Can we create a valid treatment algorithm for patients with drug resistant overactive bladder (OAB) syndrome or detrusor overactivity (DO)? Results from a think tank (ICI-RS 2015)

Apostolos Apostolidis*, Marcio Augusto Averbeck, Arun Sahai, Sajjad Rahnama'i, Ralf Anding, Dudley Robinson, Stavros Gravas, Roger Dmochowski

*Corresponding author for this work

Research output: Contribution to journalArticleAcademicpeer-review

26 Citations (Web of Science)

Abstract

AimsTo review and assess the definitions of drug resistance and the evidence supporting treatment for drug resistant overactive bladder/detrusor overactivity (OAB/DO).

MethodsEvidence review of the extant literature and consensus of opinion was used to derive the summary recommendations.

ResultsDrug resistance or drug refractory status has been inconsistently defined and reported in current evident sources. Recent publications use some correlation of lack of efficacy and or experienced side effects to define drug resistance. Algorithms based upon these definitions largely relate to the appropriate use of neuromodulation or botulinum neurotoxin, based upon patient selection and patient choice. Current treatment pathways are hampered by inability to consistently profile patients to optimize management, particularly after failure of initial pragmatic treatment.

ConclusionsFurther research is recommended to better identify patient phenotype for purposes of directing optimized therapy for OAB/DO. Current treatment algorithms are influenced by extensive data generated from recent neuromodulation and botulinum neurotoxin trials.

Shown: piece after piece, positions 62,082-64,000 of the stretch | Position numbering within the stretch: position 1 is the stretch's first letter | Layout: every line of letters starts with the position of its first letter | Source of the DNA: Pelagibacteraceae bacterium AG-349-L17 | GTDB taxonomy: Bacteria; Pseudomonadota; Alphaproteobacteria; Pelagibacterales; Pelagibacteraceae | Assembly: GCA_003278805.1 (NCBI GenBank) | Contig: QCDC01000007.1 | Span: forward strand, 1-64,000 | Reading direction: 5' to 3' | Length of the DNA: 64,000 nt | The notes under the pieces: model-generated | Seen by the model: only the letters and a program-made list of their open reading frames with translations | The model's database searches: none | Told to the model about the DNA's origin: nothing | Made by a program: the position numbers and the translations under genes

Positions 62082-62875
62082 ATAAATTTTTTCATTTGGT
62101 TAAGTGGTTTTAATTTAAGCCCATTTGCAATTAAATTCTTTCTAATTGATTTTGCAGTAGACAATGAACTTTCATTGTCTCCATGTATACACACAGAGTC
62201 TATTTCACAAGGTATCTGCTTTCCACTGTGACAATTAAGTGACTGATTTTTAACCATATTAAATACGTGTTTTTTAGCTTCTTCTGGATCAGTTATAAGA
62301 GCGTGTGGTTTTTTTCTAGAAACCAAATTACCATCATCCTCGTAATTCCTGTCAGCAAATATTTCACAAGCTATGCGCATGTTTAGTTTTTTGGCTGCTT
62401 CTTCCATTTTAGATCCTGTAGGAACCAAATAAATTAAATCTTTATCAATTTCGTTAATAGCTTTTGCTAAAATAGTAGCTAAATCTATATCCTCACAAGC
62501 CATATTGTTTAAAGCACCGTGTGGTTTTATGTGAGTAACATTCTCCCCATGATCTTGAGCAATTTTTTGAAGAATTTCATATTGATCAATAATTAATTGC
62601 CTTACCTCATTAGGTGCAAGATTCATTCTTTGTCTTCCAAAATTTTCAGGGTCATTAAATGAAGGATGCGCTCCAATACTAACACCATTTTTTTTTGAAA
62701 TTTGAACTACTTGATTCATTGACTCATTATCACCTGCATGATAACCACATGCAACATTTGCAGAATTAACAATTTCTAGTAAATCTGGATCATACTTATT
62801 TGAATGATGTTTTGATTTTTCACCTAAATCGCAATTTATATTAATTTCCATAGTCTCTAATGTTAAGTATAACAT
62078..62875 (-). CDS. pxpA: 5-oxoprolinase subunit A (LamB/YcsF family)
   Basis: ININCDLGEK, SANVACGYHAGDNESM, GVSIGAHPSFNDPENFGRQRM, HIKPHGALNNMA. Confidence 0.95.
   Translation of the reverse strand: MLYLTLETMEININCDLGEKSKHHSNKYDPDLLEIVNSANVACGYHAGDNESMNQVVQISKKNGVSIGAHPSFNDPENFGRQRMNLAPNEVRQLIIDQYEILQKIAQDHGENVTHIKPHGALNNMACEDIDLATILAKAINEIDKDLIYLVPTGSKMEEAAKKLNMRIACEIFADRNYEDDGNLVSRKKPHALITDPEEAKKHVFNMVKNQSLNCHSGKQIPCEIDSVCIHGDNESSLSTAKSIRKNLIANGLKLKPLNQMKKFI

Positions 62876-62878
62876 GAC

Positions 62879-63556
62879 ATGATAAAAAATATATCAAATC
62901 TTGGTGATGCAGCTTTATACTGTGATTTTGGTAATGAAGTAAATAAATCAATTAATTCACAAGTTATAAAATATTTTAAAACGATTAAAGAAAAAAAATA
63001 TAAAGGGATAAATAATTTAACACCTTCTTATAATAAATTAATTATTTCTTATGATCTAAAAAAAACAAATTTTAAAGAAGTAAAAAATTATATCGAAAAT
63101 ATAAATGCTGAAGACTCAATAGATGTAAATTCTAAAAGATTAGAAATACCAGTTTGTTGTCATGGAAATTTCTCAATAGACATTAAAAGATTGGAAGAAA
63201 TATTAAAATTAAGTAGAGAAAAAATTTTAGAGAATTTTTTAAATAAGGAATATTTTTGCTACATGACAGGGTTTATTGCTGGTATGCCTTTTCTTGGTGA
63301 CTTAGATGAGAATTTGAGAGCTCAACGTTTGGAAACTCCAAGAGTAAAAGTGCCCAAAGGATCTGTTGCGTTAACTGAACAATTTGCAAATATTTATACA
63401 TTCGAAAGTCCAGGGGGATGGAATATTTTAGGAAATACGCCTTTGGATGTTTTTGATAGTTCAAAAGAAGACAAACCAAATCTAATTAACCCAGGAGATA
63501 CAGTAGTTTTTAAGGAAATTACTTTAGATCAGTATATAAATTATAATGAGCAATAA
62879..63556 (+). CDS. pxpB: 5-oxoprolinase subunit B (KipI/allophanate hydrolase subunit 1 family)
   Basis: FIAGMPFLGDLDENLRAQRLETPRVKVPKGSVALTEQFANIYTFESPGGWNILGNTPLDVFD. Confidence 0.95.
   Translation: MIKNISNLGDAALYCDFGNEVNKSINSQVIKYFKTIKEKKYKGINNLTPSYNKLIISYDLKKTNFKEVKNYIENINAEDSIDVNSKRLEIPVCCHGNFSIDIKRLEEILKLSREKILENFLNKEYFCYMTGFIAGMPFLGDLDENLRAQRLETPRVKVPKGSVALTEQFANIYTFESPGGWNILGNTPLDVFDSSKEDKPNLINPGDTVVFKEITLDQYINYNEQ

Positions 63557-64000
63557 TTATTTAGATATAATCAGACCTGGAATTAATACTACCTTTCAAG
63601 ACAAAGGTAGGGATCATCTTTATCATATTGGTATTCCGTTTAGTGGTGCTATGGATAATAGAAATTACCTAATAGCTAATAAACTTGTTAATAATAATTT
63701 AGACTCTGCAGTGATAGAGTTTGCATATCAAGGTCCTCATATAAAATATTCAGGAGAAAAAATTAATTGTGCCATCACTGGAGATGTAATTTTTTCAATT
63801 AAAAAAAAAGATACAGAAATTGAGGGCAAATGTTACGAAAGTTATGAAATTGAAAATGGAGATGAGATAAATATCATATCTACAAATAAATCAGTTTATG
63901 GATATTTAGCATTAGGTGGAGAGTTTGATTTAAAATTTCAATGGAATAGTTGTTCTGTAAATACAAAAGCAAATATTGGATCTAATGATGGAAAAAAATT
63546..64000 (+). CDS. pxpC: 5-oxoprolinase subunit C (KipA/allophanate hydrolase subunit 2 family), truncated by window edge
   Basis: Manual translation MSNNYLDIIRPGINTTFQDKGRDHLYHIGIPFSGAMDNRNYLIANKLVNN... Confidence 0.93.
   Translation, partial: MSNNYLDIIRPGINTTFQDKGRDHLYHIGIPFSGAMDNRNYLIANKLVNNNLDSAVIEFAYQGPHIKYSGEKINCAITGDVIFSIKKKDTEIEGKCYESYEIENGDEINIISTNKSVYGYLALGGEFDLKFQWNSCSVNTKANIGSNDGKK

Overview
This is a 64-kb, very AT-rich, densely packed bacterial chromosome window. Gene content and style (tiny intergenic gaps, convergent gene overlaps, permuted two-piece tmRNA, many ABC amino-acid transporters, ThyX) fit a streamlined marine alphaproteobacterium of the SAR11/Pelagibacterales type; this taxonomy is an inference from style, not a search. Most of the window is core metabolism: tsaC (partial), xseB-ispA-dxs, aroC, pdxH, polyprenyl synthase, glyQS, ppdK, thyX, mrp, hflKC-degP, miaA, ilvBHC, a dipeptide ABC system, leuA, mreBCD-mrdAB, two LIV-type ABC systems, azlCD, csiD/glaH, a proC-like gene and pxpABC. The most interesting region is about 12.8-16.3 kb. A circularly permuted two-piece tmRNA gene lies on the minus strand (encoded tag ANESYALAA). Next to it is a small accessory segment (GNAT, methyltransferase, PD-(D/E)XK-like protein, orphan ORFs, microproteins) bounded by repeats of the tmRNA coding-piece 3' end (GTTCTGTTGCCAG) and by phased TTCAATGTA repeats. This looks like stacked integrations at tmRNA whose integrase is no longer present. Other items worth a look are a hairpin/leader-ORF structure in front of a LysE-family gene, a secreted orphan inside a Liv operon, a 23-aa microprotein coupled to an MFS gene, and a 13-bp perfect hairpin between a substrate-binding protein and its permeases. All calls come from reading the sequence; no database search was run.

Original languageEnglish
Pages (from-to)882-893
Number of pages12
JournalNeurourology and Urodynamics
Volume36
Issue number4
DOIs
Publication statusPublished - Apr 2017
EventICI-RS Meeting - Bristol
Duration: 1 Jun 2015 → …

Keywords

  • anticholinegics
  • antimuscarinics
  • augmentation cystoplasty
  • botulinum (neuro)toxin
  • detrusor myectomy
  • drug resistant
  • guidelines
  • management
  • neuromodulation
  • overactive bladder
  • percutaneous tibial nerve stimulation
  • refractory
  • treatment
  • urinary diversion
  • TIBIAL NERVE-STIMULATION
  • URINARY URGE INCONTINENCE
  • PLACEBO-CONTROLLED TRIAL
  • BOTULINUM-TOXIN-A
  • QUALITY-OF-LIFE
  • RANDOMIZED CLINICAL-TRIAL
  • CORD-INJURY PATIENTS
  • SACRAL NEUROMODULATION
  • DOUBLE-BLIND
  • AUGMENTATION CYSTOPLASTY

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